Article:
ABC’s decision to mothball the Super Fun Night pilot seems to have paid off, as the replacement episode performed well on Wednesday night.
The series premiere of the Rebel Wilson vehicle delivered 8.23 million viewers and a 3.2 rating among adults 18-49, making it the night’s No. 2 show. Per Nielsen live-plus-same-day data, lead-in Modern Family won the night with a 4.2 in the dollar demo—flat versus last week’s season premiere.
Through the first 10 days of the new season, Super Fun Night now stands as the second highest-rated new comedy premiere, trailing CBS’ The Crazy Ones (3.9) and edging ABC’s The Goldbergs (3.1).
ABC pulled the critically derided pilot shortly after the summer TCA press tour. In its place, the network slotted Episode 102, which featured a plot that allowed Wilson to show off her Pitch Perfect pipes.
As expected, Wilson’s showcase was a hit with the ladies, averaging a 4.1 among women 18-49, a 4.5 with women 25-54 and a 3.6 rating in the women 18-34 demo.
Super Fun Night tied last year’s time slot occupant, The Neighbors, in the adults 18-49 demo. Whereas the aliens-among-us comedy squandered 42 percent of its Modern Family lead-in, Super Fun was a bit more stable, falling 24 percent from the previous half-hour.
(Year-over-year comparisons are admittedly a bit dicey; after bowing in the 9:30 p.m. slot on Sept. 26, 2012, The Neighbors was shifted to 8:30.)
Earlier in the night, ABC’s other Hump Day freshman comedy, Back in the Game, averaged 6.71 million viewers and a 1.9 in the demo, down 14 percent from the 2.2 it delivered in its debut.
At 10 p.m., Nashville was stable, averaging 5.98 million viewers and a 1.9 in the demo, down just one-tenth of a point versus last week.
While Super Fun got off to an encouraging start, Wednesday night’s other newcomer didn’t fare nearly as well. NBC’s remake of the old (1967-1975) Raymond Burr procedural Ironside scared up 6.81 million viewers and a 1.3 in the demo, making it the Peacock’s all-time lowest-rated fall drama premiere.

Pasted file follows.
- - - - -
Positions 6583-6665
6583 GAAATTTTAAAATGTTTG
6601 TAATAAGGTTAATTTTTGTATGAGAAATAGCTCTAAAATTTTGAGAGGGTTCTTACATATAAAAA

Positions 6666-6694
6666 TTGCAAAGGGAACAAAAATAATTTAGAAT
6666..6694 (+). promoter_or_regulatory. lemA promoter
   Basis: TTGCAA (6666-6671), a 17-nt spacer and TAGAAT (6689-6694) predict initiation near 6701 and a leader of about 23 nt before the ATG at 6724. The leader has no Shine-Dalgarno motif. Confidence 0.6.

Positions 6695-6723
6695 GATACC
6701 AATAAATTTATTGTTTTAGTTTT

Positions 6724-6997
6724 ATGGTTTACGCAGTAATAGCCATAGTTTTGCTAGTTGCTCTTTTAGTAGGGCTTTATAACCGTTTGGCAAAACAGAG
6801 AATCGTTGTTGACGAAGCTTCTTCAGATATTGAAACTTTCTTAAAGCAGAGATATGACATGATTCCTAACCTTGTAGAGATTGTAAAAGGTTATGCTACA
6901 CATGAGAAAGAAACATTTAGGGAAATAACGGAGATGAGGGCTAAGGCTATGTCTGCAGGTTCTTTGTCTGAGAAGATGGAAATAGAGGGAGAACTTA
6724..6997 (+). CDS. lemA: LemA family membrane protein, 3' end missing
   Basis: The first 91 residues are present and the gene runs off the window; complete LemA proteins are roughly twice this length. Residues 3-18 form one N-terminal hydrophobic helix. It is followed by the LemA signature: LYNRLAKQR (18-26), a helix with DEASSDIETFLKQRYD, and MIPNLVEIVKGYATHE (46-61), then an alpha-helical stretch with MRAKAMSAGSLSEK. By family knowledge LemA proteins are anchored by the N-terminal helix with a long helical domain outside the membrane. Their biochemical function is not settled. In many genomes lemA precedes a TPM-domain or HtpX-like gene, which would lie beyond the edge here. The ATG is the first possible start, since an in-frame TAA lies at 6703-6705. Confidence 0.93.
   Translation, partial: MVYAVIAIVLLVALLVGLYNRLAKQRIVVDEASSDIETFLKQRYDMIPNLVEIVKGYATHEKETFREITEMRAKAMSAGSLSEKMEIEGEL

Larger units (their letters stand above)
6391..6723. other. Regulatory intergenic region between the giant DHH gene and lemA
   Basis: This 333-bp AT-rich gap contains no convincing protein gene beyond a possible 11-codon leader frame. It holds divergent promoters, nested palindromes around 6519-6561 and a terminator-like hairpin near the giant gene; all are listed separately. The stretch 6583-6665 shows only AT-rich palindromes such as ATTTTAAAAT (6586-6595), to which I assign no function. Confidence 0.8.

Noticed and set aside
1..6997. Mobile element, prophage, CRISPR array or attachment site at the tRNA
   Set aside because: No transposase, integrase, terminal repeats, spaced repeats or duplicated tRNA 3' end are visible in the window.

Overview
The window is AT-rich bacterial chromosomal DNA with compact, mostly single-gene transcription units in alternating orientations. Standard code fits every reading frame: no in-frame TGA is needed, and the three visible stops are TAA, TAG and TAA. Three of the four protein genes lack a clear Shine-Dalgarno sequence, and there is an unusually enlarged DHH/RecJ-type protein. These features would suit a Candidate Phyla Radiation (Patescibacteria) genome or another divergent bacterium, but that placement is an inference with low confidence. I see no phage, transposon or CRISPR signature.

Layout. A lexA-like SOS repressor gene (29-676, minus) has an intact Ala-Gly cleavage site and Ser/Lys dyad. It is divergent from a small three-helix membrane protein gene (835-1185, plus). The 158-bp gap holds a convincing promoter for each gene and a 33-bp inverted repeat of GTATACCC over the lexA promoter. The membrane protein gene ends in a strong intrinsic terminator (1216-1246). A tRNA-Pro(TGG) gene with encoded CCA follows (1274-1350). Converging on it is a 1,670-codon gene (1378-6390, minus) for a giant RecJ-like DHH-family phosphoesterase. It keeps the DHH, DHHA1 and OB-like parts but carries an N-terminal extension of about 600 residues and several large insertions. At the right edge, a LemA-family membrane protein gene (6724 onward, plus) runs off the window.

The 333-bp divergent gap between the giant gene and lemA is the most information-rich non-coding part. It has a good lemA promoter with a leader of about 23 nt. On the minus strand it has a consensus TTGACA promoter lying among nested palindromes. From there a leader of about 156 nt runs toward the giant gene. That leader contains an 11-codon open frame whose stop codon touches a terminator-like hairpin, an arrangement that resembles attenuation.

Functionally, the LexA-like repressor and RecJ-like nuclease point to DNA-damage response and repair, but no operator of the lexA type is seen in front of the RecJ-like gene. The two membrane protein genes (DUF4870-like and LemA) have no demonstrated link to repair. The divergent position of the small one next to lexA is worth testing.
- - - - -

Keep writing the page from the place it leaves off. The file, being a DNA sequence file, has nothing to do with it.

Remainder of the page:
Ironside underperformed former time slot occupant Chicago Fire, which bowed last October to a 1.9 rating. The wheelchair-cop drama put up its biggest numbers with the women 25-54 set, averaging a 2.3; by comparison, the rating for men 25-54 was a 1.5.
NBC never really caught fire last night, as Revolution fell 11 percent to a series-low 1.6 rating and Law & Order: SVU dropped 26 percent to a 2.0. Without the luxury of having The Voice as a lead-in, Revolution has dropped 35 percent from its Season 1 average.
CBS won the night with an average draw of 10.3 million viewers, while ABC took top honors in the demo (2.7). CBS’ lineup was the very picture of stability, as Survivor led off the night with a 2.7 rating, up 13 percent versus last week, while Criminal Minds dipped 4 percent and CSI improved by 5 percent.
Meanwhile, Fox’s The X Factor seems to have found its level, drawing 7.80 million viewers and a 2.4 rating from 8-10 p.m. Down one-tenth of a point from a week ago, Wednesday night’s Factor is now the second highest-rated episode of its third season.
If The X Factor is holding its ground, it’s still not living up to past seasons. A year ago, Simon Cowell’s musical competition series drew a 3.5 in the demo; the comparable Season 1 broadcast drew a 4.1.